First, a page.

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Stanford Earth Matters

Science and insights for people who care about Earth, its resources and its environment

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About Stanford Earth Matters

What drove the collapse of Mexico’s jumbo squid fishery?

Stanford-led research has identified a perfect storm of warming waters and reduced food to blame in the collapse of the once-lucrative jumbo squid fishery off Baja California.

A new way to grow crops in marginal soils could help feed the world

The discovery of an eco-friendly form of genetic engineering for plants has the potential to open up more farmland for food production.

Landscape near water

How the weathering of rocks cooled the Earth

Earth’s climate entered a long phase of cooling 15 million years ago, resulting in an ice age. A team of researchers has now found new indications as to what initiated this cooling and kept it going.

Steering wind power in a new direction: How to improve production

On a working wind farm, Stanford researchers have shown that angling turbines slightly away from the wind can boost energy produced overall and even out the otherwise variable supply.

2015 Nepal earthquake offers clues about hazards

Stanford geophysicist Simon Klemperer discusses how the 2015 Gorkha earthquake that shook Kathmandu, Nepal gave researchers new information about where, why and how earthquakes occur.

Energy

Goodbye, Clean Power Plan: Stanford researchers discuss the new energy rule

The U.S. Environmental Protection Agency replaced the Obama-era Clean Power Plan this week with one that focuses on efficiency improvements at generating stations. Stanford experts discuss potential impacts.

California coast

Atmospheric rivers getting warmer along U.S. West Coast

New research shows that atmospheric rivers – plumes of moisture that deliver much of the west’s precipitation – have gotten warmer over the past 36 years.

Computer image of Earth's layers

Modeling Earth’s chemistry: Making the invisible visible

Kate Maher discusses how researchers use computer modeling to better understand the chemical reactions in Earth’s subsurface that impact water supplies, energy waste storage, climate change and more.

Woolsey wildfire in 2018

What to expect from wildfire season this year and in the future

The new normal for Western wildfires is abnormal, with increasingly bigger and more destructive blazes. Understanding the risks can help communities avert disaster.

Does climate change cause armed conflict?

As global temperatures climb, the risk of armed conflict is expected to increase substantially. Extreme weather and related disasters can damage economies, lower farming production and intensify inequality.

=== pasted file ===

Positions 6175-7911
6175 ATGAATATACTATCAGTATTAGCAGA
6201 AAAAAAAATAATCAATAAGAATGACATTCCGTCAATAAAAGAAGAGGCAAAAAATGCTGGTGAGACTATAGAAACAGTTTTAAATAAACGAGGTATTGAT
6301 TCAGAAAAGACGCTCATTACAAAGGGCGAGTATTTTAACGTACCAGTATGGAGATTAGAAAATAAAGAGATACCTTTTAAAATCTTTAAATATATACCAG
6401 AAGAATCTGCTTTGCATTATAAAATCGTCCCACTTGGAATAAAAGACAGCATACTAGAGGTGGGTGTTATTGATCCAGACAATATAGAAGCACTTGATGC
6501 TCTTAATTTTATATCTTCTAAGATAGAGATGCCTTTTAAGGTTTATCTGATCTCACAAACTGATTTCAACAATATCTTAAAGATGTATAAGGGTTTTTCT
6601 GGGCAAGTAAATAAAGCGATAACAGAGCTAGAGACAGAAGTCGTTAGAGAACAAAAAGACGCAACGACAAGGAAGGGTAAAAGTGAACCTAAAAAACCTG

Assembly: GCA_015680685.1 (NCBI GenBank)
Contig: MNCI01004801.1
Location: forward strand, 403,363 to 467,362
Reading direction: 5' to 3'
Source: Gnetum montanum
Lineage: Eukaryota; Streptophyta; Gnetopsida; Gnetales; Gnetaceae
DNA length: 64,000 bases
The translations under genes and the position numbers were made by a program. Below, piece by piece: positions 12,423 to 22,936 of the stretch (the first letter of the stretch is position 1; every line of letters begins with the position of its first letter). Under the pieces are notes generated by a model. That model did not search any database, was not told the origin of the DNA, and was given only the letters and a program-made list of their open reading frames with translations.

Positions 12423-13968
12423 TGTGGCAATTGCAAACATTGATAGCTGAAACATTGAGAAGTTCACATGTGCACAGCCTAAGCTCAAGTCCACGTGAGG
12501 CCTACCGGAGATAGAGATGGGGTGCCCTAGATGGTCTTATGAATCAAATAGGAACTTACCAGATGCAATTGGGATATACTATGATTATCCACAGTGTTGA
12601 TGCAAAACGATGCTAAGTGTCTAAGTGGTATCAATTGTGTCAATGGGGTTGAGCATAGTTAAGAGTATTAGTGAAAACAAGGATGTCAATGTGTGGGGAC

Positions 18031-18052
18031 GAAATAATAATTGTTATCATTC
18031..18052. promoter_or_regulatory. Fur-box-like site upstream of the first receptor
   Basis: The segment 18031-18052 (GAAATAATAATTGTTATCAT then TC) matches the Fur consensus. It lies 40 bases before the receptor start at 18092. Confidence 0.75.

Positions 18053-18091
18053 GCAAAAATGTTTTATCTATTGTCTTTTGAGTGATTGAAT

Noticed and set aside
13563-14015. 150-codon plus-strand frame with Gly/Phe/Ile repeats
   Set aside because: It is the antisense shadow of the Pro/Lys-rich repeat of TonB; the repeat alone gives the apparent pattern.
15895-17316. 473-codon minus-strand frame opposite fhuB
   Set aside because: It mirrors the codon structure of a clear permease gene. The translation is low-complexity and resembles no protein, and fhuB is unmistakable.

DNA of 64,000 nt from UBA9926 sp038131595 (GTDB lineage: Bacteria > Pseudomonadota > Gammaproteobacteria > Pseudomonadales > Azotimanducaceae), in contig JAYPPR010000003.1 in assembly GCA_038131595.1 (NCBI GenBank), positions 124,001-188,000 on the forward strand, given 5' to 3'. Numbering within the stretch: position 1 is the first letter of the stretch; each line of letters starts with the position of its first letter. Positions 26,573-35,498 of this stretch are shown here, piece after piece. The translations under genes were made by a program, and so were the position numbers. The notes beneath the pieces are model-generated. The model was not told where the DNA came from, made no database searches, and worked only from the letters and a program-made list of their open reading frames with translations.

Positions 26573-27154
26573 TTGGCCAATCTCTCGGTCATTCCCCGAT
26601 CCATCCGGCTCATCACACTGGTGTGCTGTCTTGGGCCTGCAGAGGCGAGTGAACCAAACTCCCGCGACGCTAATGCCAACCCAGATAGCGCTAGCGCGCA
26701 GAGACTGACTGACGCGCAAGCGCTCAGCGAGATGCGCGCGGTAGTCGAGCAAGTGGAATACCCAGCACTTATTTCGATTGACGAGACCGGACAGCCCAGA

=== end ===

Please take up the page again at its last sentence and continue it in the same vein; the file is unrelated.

Drone

Finding and fixing natural gas leaks quickly and economically

Natural gas leaks claim lives, damage the climate and waste money. Research teams at Stanford are working on better ways to find and fix gas leaks quickly and inexpensively.

Hydrothermal

How deep-ocean vents fuel massive phytoplankton blooms

A new study suggests vents in the seafloor may affect life near the ocean’s surface and the global carbon cycle more than previously thought. 

Soil

New process rinses heavy metals from toxic soils

An experimental chemical bath and electrochemical filter could now extract heavy metals from the soil and leave fields safe.

Recharge

Can California better use winter storms to refill its aquifers?

With new rules for groundwater management coming into effect, engineers are looking to harness an unconventional and unwieldy source of water: the torrential storms that sometimes soak California.

Wildfire

Wildfire smoke worse for kids' health than smoke from controlled burns

Immune markers and pollutant levels in the blood indicate wildfire smoke may be more harmful to children’s health than smoke from a controlled burn, Stanford researchers found.

Tomatoes

When food waste becomes a pollutant

Forty percent of food produced for consumption never gets eaten. Instead, it fills landfills and releases greenhouse gases. California now aims to drastically reduce the amount of food that ends up in the ground.

Geothermal

Lessons from Pohang: Solving geothermal energy's earthquake problem

A geothermal project triggered a damaging earthquake in 2017. A new analysis suggests flaws in some of the most common ways of trying to minimize the risk of such quakes when harnessing the Earth's heat for energy.

Energy

When 100% renewable energy doesn't mean zero carbon

As power grids move away from fossil fuels, companies seeking to cut out carbon emissions will have to go beyond commitments to renewables. The type and timing of renewable energy used can have a big effect on envir

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